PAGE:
Mental health is becoming a more prevalent topic in the media for both positive and tragic reasons. Mass shootings and teen suicide rates continue to be a growing concern, but in recent years the stigma surrounding mental illness has been declining. The younger generations have ushered in a new era of the way we look at mental illness, and it is refreshing to see! More people are seeking mental health treatment today than ever.
What Prompts People to Seek Mental Health Treatment?
There are numerous reasons why one may seek out a mental health specialist. Below are a list of just some of the top reasons people seek out therapy.
- A doctor recommended they see a therapist
- A trauma occured, such as the loss of a loved one, loss of a job, or divorce
- To help with a diagnosed mental illness
- Marriage/relationship counseling
- Life transition, such as having a child or newly married
Another source which prompts others to seek out counseling is other family members and friends. There is a large push for family and friends to talk about their own mental health. When parents are open about bettering their own mental health with their children and family, it invites others to talk about their own mental health journey more openly. This openness brings about an environment in which others feel comfortable and confident in discussing with others their successes and struggles in mental health.
Barriers to Seeking Mental Health Treatment
Although mental health is becoming a more prevalent topic, there are still several reasons why people choose not to seek treatment. While in the younger generations, the stigma surrounding seeking treatment for mental illness is fading away, it is still a significant reason why many do not seek counseling. Think about this scenario: a teenage boy is feeling overwhelmed with stress and anxiety and wants to talk to someone about what he is going through, but his parents have made comments in the past about how a man needs to “suck it up” for his family and that going to therapy is “weak.” Do you think that teen is likely to go to his parents for advice or help in this situation?
Parents are notorious for not seeking mental health and often come up with every reason in the book to justify to themselves why they are not doing so. They are busy with work, busy with kids’ activities, not enough money, money could be better spent on the kids, their kids need the therapy more than they do. The parental urge is to always put your kids first, but I argue just the opposite in this scenario. Whose oxygen mask do you put on first when a plane loses cabin pressure-yours or your child’s? Yours! You are no good to your child if you are passed out from lack of oxygen! The same principle applies here: parents need to take care of themselves, both physically and mentally, in order to fully help their children. This also sets a great example for the children when they see their parents putting their mental health as a priority to also do the same. It also creates an environment for open communication about mental health.
Cost and lack of insurance coverage is another reason why some may choose not to seek counseling. Some think that counseling costs an arm and a leg per session and they cannot afford it, however, that is simply not true in every case. Some people do prefer to pay “out of pocket” for therapy, while others prefer to go through their insurance. When insurance still does not make therapy an affordable option, there are therapists who are willing to offer a sliding scale to some clients. There are also Licensed Professional Counselor-Interns who are working to obtain their hours of supervised therapy needed to earn their full LPC license that offer therapy at a much reduced price than the fully licensed therapists. Not to worry though-all LPC-Interns are supervised by a trained supervisor with a full license to practice. Another option is to seek out students in their Masters program who are studying to obtain their degree. Students on a counseling track in their Masters program need to obtain a certain amount of hours during their course of study and their services are free! They are, of course, highly supervised by a licensed supervisor as well.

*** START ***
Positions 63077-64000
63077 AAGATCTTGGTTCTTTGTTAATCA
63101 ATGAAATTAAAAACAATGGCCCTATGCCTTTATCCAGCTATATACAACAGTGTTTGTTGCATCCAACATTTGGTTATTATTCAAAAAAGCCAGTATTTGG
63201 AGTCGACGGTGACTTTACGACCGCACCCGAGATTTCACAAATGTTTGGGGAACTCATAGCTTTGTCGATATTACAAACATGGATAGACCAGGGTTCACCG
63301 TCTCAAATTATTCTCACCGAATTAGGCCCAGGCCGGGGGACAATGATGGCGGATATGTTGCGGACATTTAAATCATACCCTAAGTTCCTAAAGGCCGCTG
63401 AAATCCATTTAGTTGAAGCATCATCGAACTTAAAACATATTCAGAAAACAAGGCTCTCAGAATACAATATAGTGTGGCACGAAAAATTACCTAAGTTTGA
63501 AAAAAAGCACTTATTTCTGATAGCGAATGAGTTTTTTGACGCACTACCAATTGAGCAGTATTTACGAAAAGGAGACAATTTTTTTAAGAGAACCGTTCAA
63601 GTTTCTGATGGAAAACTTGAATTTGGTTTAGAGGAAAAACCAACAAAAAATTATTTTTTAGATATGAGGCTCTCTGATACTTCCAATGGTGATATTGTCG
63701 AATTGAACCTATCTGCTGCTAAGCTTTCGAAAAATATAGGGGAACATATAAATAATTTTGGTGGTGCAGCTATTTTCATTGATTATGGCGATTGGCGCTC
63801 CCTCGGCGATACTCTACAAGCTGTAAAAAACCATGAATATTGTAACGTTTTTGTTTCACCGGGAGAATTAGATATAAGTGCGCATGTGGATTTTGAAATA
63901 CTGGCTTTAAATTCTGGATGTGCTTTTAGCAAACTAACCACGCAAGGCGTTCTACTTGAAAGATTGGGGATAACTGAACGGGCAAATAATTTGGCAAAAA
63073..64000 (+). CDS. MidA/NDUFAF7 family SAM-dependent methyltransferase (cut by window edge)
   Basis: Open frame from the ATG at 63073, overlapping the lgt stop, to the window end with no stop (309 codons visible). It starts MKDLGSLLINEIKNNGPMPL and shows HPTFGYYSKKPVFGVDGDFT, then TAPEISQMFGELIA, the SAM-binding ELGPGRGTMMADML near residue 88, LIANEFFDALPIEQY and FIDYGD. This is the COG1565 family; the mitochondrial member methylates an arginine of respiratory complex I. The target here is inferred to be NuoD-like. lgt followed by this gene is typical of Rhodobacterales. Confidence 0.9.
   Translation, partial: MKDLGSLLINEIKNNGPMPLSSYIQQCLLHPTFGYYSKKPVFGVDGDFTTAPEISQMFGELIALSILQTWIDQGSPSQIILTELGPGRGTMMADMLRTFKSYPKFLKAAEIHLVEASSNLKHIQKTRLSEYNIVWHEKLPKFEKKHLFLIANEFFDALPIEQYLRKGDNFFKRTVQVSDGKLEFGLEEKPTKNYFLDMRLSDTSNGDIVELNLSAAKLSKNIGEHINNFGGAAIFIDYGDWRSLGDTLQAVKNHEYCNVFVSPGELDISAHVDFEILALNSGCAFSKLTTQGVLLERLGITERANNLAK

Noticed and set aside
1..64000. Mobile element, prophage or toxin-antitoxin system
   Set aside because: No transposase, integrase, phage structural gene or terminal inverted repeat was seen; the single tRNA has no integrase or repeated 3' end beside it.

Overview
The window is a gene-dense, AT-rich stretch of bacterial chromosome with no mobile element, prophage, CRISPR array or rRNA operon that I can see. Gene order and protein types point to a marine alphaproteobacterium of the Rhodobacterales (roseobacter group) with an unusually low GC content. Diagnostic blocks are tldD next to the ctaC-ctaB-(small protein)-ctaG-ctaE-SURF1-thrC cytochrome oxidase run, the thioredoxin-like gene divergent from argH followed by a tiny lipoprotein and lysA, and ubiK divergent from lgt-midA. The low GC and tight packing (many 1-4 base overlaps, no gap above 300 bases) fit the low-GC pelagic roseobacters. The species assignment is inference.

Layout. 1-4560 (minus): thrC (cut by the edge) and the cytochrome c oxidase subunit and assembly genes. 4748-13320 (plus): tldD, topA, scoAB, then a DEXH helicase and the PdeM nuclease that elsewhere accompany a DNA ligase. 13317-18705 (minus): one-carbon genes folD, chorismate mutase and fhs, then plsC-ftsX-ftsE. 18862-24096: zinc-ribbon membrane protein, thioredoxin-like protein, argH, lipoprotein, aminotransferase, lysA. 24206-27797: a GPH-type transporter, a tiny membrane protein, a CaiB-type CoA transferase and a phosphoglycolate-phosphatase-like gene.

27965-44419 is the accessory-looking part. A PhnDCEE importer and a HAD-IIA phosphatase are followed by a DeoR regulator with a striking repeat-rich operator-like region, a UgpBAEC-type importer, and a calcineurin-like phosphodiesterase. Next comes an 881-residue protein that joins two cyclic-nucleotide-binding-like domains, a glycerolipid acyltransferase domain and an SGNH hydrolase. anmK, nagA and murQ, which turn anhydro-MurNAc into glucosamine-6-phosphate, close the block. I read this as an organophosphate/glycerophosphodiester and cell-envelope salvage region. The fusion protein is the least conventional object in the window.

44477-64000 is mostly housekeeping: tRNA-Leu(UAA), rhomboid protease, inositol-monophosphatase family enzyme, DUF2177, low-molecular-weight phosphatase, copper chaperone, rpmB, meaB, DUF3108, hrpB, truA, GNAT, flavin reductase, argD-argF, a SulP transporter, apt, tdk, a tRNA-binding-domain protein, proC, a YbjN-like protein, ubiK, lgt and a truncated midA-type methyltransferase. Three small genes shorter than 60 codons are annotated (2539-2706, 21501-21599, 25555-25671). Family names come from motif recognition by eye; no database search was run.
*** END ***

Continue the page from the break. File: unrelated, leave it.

Lastly, another barrier to someone not seeking mental health treatment may simply be a lack of awareness that there is a problem. We know right away if we fall and break our leg. There are obvious signs like the intense pain, not being able to walk right and maybe even a deformity. A mental illness is less noticeable and symptoms often do not stand out to you like the intense pain of a broken leg. This makes noticing that there is a problem much harder. Often people do not know the symptoms of a mental illness, so a lack of knowledge about mental illness is also a barrier. If you don’t even know there is something wrong, how likely are you to fix it?
What We Can Do:
What can you do to help spread awareness of mental health? Talk! We need to continue to welcome the open and frank conversations about mental illness in the community, with your friends, and your family. We need to open the lines of communication with our family members and friends and create an environment where everyone feels more confident and comfortable speaking about their own mental health journeys. Share what has worked for you! Advocate for more funding for mental health facilities. Continue to seek knowledge and educate yourself on mental health. Lastly, seek mental health counseling yourself. Take care of you so that you can take care of those you love.
About the Author: Brianne Lutterman, LPC